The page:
Antarctica 2017: Ben Saunders Officially Begins Solo Trek Across Antarctica

Bremont Ben Saunders Main Image 2cbea2512fb1a28a106f4eddfc8fe79a

British polar explorer Ben Saunders is off! The man attempting to become the first person to ski solo, unassisted, and unsupported across Antarctica has begun his journey after getting a drop off on Berkner Island earlier today. Now, he faces more than a thousand miles of icy landscapes and challenging weather as he traverses the continent via the South Pole. 

Saunders was expected to be dropped off at his starting point yesterday, but poor weather grounded the Twin Otters aircraft that would have flown him to Berkner. That isn’t uncommon this time of year, as the austral summer hasn’t quite settled in yet and conditions remain wildly unpredictable. He didn’t have to wait long for the next opportunity to fly however, as he was on another flight early this morning that took him to the drop-off point. 
Upon arrival, Ben gathered his equipment, hooked up his sled, and soon began skiing across the ice. High winds made things a bit challenging for the start, and blowing snow dropped visibility. Still, he reports that things are going well and he was happy to be moving at last. He skied for about 45 minutes before establishing camp for the night, all part of his plan to stay on UTC time, rather than switch to the Chilean time zone.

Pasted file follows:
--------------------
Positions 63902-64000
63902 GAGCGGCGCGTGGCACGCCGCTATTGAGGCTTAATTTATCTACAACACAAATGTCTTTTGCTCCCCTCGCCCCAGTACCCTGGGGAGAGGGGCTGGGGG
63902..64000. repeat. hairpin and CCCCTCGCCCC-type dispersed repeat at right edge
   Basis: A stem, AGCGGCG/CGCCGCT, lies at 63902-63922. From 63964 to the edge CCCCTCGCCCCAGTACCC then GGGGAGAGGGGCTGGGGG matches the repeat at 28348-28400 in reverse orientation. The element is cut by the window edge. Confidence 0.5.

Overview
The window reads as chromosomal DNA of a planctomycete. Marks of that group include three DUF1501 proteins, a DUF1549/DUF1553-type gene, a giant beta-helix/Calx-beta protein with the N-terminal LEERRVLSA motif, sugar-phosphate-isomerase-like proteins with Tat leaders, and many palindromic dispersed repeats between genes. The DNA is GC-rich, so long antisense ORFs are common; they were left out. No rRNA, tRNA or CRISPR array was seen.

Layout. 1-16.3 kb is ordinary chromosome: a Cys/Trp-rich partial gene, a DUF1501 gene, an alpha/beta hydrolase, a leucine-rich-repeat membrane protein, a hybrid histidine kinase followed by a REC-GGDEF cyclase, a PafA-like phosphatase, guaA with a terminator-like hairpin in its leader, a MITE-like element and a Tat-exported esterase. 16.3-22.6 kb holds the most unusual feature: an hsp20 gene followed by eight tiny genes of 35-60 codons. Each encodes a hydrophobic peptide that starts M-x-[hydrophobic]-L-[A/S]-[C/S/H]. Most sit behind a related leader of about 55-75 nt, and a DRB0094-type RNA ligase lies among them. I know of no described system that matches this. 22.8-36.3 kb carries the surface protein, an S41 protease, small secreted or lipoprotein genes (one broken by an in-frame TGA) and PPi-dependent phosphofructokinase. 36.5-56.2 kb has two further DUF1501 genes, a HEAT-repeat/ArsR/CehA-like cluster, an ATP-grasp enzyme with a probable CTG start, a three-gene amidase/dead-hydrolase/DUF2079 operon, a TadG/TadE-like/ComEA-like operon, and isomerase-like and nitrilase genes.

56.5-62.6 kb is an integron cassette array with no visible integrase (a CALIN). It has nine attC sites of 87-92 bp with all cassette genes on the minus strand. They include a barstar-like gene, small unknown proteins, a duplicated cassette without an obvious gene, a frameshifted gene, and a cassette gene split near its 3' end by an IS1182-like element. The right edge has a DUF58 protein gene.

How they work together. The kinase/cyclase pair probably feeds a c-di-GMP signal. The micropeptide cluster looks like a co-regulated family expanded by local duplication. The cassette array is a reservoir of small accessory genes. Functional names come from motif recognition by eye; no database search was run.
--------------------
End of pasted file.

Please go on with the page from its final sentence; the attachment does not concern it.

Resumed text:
Ben reports that Antarctic explorer Hannah McKeand was also on his flight this morning. Back in 2006 she skied solo to the South Pole and has been guiding on the frozen continent for years. She is reportedly setting up a camp near a penguin colony near Gould Bay, and is likely guiding clients once again this year. Hannah was the record holder for the fastest time to the Pole for quite a number of years, and is obviously still very comfortable in Antarctic. 
No word yet on whether or not the Ice Maidens or the Norwegian team have been flown to their starting point just yet. Both squad have yet to update their schedules. But, if the weather has improved, they should both be getting underway soon as well. 
The next ALE flight to the Union Glacier camp isn’t scheduled to take place until November 15, and it is listed as “Full” on the company’s website. That is when we’ll likely see the next wave of Antarctic skiers be delivered to the ice, although the flight schedule could be shifted around depending on the weather conditions. 
Things should start to ramp up quickly now and we can expect a steady stream of updates moving forward. It promises to be another interesting expedition season down at the bottom of the world. Stay tuned for more. 
Kraig Becker